Consensus Genotyper for Exome Sequencing (CGES, pronounced “sea-guess”) is a tool designed to increase the fidelity of genotypes identified by exome sequencing. CGES uses a machine learning ensemble approach that combines the output of multiple models to dramatically improve classifier performance. It uses a two-stage voting scheme among four algorithm implementations. While our ensemble method can accept variants generated by any variant-calling algorithm, we used GATK2.8, SAMtools, FreeBayes and Atlas-SNP2 in building CGES because of their performance, widespread adoption and diverse but complementary algorithms.You can read more about CGES and its uses in this article from Science Life.
CGES tool repository: Public Github repository containing source code for CGES and its Galaxy wrapper
CGES-QC tool repository: Public Github repository containing source code for CGES-QC and its Galaxy wrapper
Trubetskoy V, Rodriguez A, Dave U, Campbell N, Crawford EL, Cook EH, Sutcliffe JS, Foster I, Madduri R, Cox NJ, Davis LK. Consensus Genotyper for Exome Sequencing (CGES): improving the quality of exome variant genotypes. Bioinformatics. 2014;btu591.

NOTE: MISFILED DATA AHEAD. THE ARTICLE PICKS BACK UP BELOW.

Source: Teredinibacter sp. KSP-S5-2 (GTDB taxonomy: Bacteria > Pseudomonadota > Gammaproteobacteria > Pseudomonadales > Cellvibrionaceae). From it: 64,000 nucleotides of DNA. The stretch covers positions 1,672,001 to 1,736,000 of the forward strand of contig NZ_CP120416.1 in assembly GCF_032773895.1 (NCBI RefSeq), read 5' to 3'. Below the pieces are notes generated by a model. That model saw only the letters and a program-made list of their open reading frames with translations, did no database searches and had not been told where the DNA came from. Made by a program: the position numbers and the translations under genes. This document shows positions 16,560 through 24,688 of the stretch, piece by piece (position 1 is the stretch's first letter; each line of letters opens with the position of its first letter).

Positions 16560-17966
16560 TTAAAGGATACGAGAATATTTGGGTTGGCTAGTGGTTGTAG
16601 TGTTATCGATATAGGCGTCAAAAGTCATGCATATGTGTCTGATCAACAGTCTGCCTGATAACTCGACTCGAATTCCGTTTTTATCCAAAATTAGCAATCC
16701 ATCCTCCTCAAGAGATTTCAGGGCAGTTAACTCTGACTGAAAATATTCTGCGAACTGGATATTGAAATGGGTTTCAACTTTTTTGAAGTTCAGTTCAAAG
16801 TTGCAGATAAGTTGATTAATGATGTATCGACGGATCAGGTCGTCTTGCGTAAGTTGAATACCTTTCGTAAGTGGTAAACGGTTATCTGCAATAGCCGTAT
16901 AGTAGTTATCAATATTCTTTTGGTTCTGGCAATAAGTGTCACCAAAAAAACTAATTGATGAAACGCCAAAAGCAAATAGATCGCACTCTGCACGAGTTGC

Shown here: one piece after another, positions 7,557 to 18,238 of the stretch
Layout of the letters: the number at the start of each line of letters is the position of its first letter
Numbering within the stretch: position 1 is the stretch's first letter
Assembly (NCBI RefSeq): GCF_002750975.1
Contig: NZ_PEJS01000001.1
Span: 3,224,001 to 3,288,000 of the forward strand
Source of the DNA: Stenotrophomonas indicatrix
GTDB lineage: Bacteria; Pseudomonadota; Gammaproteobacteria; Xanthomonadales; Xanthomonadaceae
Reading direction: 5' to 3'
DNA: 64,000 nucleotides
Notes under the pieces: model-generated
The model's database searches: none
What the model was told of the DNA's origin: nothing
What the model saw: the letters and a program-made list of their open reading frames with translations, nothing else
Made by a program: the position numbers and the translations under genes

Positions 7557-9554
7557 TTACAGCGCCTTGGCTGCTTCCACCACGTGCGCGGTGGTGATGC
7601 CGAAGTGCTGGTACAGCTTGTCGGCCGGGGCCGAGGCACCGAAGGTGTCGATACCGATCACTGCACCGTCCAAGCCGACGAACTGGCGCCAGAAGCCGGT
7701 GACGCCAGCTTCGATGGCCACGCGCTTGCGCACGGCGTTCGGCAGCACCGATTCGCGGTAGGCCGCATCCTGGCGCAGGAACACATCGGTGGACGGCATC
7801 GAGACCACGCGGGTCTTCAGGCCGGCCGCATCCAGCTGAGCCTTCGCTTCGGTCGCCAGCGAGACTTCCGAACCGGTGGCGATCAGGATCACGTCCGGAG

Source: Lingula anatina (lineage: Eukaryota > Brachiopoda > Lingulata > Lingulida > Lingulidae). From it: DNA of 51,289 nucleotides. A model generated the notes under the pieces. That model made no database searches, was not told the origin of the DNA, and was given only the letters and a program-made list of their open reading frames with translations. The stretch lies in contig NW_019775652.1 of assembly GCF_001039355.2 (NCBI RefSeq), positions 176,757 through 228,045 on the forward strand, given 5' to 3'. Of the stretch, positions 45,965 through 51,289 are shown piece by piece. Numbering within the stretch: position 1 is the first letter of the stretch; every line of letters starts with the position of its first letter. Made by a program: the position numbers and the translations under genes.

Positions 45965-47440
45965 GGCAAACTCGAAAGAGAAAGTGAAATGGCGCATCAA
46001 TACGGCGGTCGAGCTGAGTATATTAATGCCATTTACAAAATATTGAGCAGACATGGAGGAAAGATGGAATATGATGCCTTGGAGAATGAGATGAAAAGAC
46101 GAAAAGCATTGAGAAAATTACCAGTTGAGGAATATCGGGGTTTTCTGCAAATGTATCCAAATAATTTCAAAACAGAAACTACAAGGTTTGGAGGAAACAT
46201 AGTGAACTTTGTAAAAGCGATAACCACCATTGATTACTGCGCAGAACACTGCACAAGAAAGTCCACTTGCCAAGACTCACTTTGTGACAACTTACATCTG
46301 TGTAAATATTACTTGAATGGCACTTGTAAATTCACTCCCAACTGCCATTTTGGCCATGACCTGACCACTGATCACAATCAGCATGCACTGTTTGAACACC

Copy number integrated GWAS (cni-GWAS): is a method developed by Dr. Davis and Eric Gamazon to effectively integrate both SNP allelic content and copy number dosage in a single model and estimate their joint effects on phenotype. In contrast to the traditional eQTL mapping approach that assumes diploidy at each candidate eQTL SNP or assumes no SNPs at a CNV locus, we assume that CNVs and SNPs may co-localize (genome-wide). We thus fit the following regression model:
where Y is a gene expression trait, C is the CNV genotype, S is the SNP genotype, b1 is the CNV genotype effect, b2 is the SNP genotype effect, Xb is the effect of nongenotype covariates (e.g., age, sex, or principal components), and e is the residual. The residuals e are assumed to be independently and identically (normally) distributed. Note that, in the absence of a CNV, the model reduces to the simple model that tests only for the presence of a SNP effect. Furthermore, in the absence of a SNP at a CNV locus, the model reduces to a regression that tests for the presence of a CNV eQTL effect. Thus, this approach contains the traditional single variant approaches as special cases.
For more information about the method and paper, check out this write-up in the AJHG Editors’ Corner!